Cash Is King

Source: Morningstar

Although no specific deal terms were disclosed, management noted that the deal would be an efficient use of cash, reinforcing the likelihood of a cash-heavy purchase. Cash in the 1Q18 declined by $36 million sequentially, yet has increased $54 million y/y. With $100 million on the balance sheet, Hostess has some legroom to finance growth – and with strong free cash flow, placing debt into the mix is not such a concern.

Source: Morningstar

Hostess delivered FCF of $128 million in FY17, up $50 million y/y. Although no dividend is currently being paid out to shareholders, we are confident that management will continue to deploy cash into strategic M&A opportunities, as has been the case.

Relative Valuation

When comparing Hostess to its peers in the packaged foods space, the company is trading at a higher P/E than peers, but just under its peers on an EBITDA basis.

Source: YahooFinance, S&P Capital IQ

Hostess is currently valued at ~10x EBITDA, compared to peers averaging 12x EBITDA, showing a substantial discount when factoring out the company’s capital structure. The recent acquisition discussed above is also set to be EBITDA positive in 1H19.

In addition to that, the company is delivering strong EBIT margins nearly 500 bps higher than peers. As discussed above, Hostess has yet to pay shareholders a dividend, but growth investments via M&A stand to be more beneficial.

Looking forward, we project revenue growth of 5%; forecasting EBITDA margins at 26%, we estimate FY18 EBITDA at ~$212 million, below managements guidance range. Applying the industry average EV/EBITDA multiple of 12x, we derive an EV of ~$2.5 billion. When factoring in our net debt assumptions we arrive at a share price of ~$16.


Hostess has clearly made a turnaround, bouncing back since 2013. New management now at the wheel brings decades of experience to Hostess, which may help boost intangible aspects of the company such as branding – a key component in strengthening customer loyalty.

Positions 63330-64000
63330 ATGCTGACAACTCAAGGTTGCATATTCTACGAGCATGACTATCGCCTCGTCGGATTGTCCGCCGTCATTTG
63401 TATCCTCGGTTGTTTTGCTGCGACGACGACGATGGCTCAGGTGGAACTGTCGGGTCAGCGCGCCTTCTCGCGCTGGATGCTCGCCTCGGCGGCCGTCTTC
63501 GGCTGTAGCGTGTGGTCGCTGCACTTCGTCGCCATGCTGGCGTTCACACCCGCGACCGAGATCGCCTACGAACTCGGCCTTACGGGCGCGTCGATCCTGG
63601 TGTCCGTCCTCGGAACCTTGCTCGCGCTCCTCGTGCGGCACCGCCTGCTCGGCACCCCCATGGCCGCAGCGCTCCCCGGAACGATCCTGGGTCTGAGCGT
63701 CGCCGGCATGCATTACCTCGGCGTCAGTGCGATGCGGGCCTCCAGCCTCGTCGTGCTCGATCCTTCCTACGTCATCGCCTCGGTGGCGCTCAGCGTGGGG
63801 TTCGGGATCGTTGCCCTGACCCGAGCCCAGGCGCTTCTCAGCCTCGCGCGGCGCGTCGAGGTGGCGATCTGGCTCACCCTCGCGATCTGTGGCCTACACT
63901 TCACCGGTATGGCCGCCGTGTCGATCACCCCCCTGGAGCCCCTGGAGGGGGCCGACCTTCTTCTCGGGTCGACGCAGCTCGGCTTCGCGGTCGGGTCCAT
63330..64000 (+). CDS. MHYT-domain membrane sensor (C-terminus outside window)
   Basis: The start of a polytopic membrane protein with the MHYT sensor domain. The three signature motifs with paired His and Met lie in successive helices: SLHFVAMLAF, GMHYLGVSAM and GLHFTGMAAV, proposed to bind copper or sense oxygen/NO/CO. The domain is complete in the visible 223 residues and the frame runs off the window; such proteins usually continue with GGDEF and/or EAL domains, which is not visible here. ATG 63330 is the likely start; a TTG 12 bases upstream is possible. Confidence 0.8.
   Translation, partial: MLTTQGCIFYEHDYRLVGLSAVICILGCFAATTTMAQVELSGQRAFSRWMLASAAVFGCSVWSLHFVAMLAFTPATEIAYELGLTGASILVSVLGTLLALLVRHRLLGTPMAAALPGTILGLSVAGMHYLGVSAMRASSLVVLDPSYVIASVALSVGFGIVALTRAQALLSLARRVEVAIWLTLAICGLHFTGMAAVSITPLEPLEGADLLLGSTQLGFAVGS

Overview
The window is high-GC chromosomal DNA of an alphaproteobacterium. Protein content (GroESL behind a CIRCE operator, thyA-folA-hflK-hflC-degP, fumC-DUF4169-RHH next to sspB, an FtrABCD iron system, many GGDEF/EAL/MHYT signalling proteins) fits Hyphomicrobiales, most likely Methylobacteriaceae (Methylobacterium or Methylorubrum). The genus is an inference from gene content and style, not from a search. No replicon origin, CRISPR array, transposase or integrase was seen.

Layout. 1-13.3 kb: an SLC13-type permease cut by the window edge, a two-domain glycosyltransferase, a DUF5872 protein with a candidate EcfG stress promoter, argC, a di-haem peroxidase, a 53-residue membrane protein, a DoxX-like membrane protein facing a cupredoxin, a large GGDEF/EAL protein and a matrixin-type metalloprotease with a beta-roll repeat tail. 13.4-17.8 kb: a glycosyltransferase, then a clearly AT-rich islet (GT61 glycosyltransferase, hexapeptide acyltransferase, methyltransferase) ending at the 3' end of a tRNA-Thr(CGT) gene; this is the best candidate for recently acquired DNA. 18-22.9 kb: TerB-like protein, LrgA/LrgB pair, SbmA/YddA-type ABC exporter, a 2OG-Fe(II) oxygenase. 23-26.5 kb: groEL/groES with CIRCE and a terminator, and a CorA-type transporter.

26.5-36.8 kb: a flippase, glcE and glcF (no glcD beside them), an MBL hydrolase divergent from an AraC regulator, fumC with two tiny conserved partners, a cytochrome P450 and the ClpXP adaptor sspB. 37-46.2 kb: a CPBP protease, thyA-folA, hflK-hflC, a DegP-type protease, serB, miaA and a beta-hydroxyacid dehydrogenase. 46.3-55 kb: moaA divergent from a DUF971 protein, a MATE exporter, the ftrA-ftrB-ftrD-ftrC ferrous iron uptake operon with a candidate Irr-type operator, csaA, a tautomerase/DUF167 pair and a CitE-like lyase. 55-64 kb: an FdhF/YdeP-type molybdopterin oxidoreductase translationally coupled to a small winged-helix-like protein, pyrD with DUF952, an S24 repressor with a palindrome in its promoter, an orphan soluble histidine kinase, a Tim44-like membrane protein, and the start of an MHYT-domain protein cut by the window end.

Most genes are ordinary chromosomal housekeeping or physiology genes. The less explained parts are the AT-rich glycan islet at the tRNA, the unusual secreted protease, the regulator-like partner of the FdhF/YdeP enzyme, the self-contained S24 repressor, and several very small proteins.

Furthermore, Hostess continues to turn up strong cash flows and holds a healthy pile of cash on its balance sheet after the acquisition of Cloverfield/Big Texas brands and assets. Future M&A is certainly not out of the question, and the company remains in a good position to continue its growth. Although the deal will impact earnings in the near-term, it is expected to be profitable accretive to EBITDA in less than a year.

The warehouse/supply chain aspects of the deal will allow for increased efficiency in Hostess’ manufacturing process, which in the future may positively impact labor expenses, translating into higher margins. The partnerships between retailers also allow Hostess to compete more effectively in what some may call a crowded market.

Looking at valuation, Hostess trades at 10x EBITDA – below the peer average of ~12x. We believe as the synergies from recent deals are realized (primarily driven by supply chain improvements, as mentioned above), EBITDA will see some growth.

We initiate a buy rating, and a $16 PT reflecting upside of over 16% from Friday’s close.

Disclosure: I/we have no positions in any stocks mentioned, but may initiate a long position in TWNK over the next 72 hours.

I wrote this article myself, and it expresses my own opinions. I am not receiving compensation for it (other than from Seeking Alpha). I have no business relationship with any company whose stock is mentioned in this article.